On the opposite side of the street Angela Lewis of Swansea runs a start-up business, and says if the Celtic freeport was to go ahead she hopes they would manage it the right way in order to make sure that everyone feels the benefit.

She said: “I don’t know enough about the technical aspects of this bid to know whether or not we will get it but, if it does come it seems like it could generate a lot of jobs and money for the area.

“That’s good, but my only hope would be that the benefit is spread out so that people are encouraged to use the town, as opposed to opening new sites with chain restaurants, shops and cafe’s that take all the trade.”

Milford Haven waterway viewed from Dale. Picture by David Merrett (CC BY 2.0)

A spokesperson for Neath Port Talbot Council said: “The Celtic Freeport will be transformational for the South West Wales economy – creating an industrial renaissance which will deliver an accelerated pathway for Wales’s net zero economy.

“The bid is expected to generate more than 16,000 new jobs and generate up to £5.5 billion of new investment. It proposes an ambitious skills agenda that will harness the skills-base, industrial assets and education providers of today for the jobs of tomorrow through a series of dedicated green skills programmes.

“The Celtic Freeport bid consortium is comprised of Associated British Ports (ABP), Neath Port Talbot Council, Pembrokeshire County Council and the Port of Milford Haven.

“The Celtic Freeport will accelerate significant inward investment in new manufacturing facilities to support the roll-out of floating offshore wind (FLOW) from the Celtic Sea, while providing the backbone for a cleaner future based on the hydrogen economy, sustainable fuels, carbon capture, cleaner steel and low-carbon logistics.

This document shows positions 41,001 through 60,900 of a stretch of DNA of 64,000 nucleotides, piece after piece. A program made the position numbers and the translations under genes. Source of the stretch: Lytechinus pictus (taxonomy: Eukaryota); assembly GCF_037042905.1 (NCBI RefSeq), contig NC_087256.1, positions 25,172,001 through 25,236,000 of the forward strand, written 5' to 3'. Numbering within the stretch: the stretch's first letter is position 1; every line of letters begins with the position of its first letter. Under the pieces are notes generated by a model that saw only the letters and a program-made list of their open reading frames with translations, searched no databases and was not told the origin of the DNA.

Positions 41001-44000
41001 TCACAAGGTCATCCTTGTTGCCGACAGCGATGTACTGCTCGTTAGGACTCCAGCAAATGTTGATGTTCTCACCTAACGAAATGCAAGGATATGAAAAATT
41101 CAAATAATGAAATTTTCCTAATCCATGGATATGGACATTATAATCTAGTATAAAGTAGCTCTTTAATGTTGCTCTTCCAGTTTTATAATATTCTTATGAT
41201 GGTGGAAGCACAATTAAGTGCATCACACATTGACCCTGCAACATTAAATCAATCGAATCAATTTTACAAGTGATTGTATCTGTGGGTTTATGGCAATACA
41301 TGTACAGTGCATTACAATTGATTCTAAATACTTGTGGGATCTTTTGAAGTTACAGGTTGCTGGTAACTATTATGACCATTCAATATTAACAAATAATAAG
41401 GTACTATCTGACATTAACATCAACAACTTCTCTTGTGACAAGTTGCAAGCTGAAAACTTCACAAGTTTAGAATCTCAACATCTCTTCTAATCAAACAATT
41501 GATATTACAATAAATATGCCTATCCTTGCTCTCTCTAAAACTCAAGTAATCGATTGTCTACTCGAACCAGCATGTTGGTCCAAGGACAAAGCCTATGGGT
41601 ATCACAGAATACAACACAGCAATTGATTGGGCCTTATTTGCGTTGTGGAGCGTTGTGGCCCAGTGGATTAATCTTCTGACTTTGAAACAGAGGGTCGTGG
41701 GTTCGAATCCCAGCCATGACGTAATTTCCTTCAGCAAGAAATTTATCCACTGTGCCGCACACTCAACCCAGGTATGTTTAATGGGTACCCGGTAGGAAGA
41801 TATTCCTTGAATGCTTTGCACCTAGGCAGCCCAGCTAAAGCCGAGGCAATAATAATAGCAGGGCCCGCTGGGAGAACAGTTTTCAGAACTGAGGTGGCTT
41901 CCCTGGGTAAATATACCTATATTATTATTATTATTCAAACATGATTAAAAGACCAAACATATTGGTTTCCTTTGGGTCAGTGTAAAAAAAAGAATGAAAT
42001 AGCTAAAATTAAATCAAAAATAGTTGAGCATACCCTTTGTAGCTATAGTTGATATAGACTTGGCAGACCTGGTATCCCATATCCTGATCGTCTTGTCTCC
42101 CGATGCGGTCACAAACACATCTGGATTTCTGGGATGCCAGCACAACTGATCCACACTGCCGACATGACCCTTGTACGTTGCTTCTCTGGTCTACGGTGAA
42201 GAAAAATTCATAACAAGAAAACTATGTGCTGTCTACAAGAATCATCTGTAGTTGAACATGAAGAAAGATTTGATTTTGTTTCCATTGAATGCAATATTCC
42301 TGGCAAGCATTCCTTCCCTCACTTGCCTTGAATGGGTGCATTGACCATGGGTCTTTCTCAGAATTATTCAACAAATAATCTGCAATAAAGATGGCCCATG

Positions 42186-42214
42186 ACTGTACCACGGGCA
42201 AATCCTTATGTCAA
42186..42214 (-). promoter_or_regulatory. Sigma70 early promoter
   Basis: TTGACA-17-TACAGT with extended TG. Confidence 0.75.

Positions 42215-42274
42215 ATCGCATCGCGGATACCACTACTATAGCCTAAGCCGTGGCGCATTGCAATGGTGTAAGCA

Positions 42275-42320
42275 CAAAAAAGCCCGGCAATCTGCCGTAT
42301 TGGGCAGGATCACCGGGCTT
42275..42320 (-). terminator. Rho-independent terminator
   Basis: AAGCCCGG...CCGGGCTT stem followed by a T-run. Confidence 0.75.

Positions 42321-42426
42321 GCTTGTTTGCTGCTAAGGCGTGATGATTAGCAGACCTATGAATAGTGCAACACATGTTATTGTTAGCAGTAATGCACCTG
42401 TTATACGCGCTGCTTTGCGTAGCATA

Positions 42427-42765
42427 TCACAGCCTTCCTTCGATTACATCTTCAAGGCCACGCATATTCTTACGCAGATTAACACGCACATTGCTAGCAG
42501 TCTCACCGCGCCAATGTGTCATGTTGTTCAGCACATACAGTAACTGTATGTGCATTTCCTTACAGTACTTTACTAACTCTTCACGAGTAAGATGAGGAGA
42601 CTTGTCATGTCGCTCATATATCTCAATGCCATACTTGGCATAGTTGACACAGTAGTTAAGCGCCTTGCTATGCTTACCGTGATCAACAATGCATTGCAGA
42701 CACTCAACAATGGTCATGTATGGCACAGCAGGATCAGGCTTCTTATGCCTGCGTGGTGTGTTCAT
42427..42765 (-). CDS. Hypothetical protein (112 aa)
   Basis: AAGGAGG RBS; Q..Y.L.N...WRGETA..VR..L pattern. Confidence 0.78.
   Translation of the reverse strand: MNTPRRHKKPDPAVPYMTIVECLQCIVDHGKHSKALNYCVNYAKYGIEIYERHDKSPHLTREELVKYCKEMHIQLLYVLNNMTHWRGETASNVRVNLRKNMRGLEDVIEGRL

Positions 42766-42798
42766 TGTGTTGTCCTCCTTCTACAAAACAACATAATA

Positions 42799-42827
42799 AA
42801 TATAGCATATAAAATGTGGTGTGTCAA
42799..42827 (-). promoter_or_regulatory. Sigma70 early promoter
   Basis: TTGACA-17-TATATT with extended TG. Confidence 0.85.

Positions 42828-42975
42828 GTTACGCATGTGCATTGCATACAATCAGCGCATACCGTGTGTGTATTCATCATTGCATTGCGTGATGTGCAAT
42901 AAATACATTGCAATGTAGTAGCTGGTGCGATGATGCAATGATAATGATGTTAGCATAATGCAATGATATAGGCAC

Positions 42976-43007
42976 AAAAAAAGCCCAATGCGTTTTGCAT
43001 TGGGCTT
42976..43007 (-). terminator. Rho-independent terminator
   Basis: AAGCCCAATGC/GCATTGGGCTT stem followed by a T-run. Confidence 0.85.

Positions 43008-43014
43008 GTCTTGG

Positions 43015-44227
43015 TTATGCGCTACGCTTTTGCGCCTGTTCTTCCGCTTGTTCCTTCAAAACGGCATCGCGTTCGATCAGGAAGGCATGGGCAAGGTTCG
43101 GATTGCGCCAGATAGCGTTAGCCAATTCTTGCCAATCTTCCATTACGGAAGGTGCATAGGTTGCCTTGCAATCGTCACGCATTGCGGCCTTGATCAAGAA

“The Celtic Freeport will see large amounts of inward investment in new manufacturing facilities to support the roll-out of floating offshore wind (FLOW) from the Celtic Sea, while providing the backbone for a cleaner future based on the hydrogen economy, sustainable fuels, carbon capture, cleaner steel and low-carbon logistics.

“As Wales heads towards a greener future, the bid programme will help the ports of Milford Haven and Port Talbot be at the centre of the green energy sector in the UK.

Council leader Steve Hunt added: “The development of new offshore floating wind and other green energy technologies here in Neath Port Talbot and with our partners in West Wales could be truly transformational for this region.”


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Dai Rob
Dai Rob
1 month ago

a TENTATIVE “yES” FROM ME….although we know very little of the detail!

Cathy Jones
Cathy Jones
1 month ago
Reply to  Dai Rob

““Zones are often established in locations for political reasons – essentially to make a specific constituency happy – rather than where they make economic sense,” says Dr Susanne Frick, a fellow in Local Economic Development at the London School of Economics. “In particular, zones are often located in areas that are economically disadvantaged, but those zones’ track record is particularly poor in terms of their ability to attract investments.” It is tricky to assume that a few tax breaks and some techno-baubles will suffice to convince companies to set up shop in those zones. “The question here in the UK… Read more »

Cathy Jones
Cathy Jones
1 month ago

TEN REASONS WHY FREEPORTS ARE BAD FOR CYMRU: “1) Freeports are bound to reduce the protection for workers. Light touch regulation always does in the end. Employers NIC is already going. Maybe it will be pensions next, and then what as desperate measures are taken to make this policy work? 2) Freeports increase the risk of criminals using the port, whether for drug or human trafficking, counterfeit goods or other illicit activity. 3) Having a border around the port will increase paperwork and costs for those using the port. Just look at Northern Ireland. 4) Regulation in freeports is going to… Read more »

Cathy Jones
Cathy Jones
1 month ago